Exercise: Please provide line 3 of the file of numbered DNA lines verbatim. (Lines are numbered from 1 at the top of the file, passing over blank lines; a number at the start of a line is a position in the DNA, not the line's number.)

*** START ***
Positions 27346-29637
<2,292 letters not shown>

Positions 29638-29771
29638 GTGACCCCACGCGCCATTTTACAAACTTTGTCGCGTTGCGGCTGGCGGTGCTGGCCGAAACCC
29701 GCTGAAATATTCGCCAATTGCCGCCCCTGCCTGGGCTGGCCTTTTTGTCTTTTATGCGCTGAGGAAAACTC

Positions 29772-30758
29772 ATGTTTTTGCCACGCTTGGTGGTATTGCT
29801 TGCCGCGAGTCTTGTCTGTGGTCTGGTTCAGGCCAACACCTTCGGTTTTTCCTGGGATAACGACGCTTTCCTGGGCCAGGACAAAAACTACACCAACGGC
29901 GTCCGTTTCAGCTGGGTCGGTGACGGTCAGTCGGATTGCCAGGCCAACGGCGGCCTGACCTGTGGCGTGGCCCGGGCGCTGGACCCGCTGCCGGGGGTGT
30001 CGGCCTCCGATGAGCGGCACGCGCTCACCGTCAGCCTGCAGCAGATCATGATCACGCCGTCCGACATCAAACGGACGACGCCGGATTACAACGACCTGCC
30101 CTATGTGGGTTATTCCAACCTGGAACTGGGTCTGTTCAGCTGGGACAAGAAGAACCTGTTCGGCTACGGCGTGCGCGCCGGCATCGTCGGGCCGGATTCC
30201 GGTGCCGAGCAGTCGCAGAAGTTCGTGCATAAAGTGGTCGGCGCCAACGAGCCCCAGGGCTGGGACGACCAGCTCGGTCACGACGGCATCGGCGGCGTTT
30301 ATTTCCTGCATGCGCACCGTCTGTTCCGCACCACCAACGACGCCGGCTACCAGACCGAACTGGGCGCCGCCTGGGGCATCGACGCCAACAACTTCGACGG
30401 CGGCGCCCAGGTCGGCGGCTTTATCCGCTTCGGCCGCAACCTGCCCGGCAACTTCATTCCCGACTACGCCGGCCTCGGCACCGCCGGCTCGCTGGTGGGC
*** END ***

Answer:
Positions 29638-29771